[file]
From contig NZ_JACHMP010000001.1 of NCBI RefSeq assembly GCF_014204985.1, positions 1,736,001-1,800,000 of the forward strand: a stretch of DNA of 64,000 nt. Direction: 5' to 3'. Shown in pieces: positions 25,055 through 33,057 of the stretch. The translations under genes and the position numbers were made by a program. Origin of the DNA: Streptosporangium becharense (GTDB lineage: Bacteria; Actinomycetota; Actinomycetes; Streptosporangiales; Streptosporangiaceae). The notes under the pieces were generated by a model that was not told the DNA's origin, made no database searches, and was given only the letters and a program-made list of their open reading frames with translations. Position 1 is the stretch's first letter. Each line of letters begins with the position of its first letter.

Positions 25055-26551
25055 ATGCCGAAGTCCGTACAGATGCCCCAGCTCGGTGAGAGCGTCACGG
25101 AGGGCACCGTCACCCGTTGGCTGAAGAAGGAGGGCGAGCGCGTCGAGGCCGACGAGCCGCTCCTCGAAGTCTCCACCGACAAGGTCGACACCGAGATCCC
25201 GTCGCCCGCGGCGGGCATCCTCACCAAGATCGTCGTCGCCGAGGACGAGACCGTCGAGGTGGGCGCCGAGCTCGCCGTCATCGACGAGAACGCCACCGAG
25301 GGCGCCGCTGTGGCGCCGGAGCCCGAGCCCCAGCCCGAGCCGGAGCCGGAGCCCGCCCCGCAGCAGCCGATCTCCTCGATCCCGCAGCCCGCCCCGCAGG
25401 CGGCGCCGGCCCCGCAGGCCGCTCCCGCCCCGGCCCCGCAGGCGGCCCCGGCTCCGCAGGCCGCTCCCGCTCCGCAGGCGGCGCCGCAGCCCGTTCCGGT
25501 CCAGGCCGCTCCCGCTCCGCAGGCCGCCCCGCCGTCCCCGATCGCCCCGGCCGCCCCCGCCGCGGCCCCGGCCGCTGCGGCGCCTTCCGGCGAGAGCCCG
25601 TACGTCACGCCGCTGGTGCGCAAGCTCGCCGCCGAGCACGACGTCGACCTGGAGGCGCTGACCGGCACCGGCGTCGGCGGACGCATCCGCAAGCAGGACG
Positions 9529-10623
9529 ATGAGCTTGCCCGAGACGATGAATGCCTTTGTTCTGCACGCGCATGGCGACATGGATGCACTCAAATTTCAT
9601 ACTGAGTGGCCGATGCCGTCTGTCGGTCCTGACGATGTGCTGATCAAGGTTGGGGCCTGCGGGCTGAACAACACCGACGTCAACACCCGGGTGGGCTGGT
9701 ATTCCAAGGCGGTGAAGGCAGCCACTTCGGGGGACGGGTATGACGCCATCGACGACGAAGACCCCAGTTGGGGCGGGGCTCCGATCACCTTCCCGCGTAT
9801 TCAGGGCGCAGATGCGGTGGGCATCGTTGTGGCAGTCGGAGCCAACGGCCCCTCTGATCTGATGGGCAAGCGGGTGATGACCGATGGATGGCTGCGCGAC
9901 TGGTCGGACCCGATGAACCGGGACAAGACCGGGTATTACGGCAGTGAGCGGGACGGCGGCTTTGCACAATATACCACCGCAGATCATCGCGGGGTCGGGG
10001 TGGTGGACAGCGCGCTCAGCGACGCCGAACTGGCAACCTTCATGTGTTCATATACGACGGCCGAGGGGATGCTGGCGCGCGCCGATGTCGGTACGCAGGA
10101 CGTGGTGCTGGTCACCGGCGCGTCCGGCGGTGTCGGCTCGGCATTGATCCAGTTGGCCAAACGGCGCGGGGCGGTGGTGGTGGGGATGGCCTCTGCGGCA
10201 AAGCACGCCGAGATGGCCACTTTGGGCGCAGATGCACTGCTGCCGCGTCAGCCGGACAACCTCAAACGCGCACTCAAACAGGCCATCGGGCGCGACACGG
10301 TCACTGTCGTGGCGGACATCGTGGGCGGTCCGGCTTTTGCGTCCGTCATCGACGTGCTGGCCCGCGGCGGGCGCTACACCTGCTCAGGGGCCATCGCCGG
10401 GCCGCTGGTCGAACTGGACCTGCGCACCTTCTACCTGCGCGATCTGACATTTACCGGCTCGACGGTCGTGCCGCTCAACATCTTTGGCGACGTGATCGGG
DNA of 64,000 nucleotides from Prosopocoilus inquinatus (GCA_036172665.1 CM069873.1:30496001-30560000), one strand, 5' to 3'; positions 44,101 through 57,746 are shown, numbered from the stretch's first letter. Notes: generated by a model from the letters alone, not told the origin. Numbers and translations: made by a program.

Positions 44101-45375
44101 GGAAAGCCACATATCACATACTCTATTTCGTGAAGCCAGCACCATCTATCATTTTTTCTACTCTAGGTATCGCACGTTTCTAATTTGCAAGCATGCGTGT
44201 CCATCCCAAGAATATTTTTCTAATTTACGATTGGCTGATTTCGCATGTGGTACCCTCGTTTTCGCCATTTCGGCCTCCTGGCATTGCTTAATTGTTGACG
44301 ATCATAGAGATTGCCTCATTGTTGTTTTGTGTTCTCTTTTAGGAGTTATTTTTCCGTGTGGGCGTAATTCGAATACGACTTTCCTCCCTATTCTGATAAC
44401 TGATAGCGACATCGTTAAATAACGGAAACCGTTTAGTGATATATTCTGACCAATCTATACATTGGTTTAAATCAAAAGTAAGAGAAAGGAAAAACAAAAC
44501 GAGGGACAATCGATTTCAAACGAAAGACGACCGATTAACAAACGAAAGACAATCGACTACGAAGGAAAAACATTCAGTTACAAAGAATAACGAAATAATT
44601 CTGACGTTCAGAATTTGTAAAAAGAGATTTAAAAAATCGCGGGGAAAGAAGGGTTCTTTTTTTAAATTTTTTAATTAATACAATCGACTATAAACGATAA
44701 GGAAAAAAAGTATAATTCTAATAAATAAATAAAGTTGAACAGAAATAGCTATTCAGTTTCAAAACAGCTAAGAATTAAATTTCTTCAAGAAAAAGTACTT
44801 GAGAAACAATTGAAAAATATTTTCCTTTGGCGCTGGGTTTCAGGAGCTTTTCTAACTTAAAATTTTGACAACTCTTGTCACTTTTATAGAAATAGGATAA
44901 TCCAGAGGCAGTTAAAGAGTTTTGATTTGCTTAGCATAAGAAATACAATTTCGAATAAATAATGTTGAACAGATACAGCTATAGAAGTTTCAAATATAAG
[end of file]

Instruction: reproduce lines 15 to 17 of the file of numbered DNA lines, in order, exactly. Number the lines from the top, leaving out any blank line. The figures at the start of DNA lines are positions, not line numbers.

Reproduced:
9901 TGGTCGGACCCGATGAACCGGGACAAGACCGGGTATTACGGCAGTGAGCGGGACGGCGGCTTTGCACAATATACCACCGCAGATCATCGCGGGGTCGGGG
10001 TGGTGGACAGCGCGCTCAGCGACGCCGAACTGGCAACCTTCATGTGTTCATATACGACGGCCGAGGGGATGCTGGCGCGCGCCGATGTCGGTACGCAGGA
10101 CGTGGTGCTGGTCACCGGCGCGTCCGGCGGTGTCGGCTCGGCATTGATCCAGTTGGCCAAACGGCGCGGGGCGGTGGTGGTGGGGATGGCCTCTGCGGCA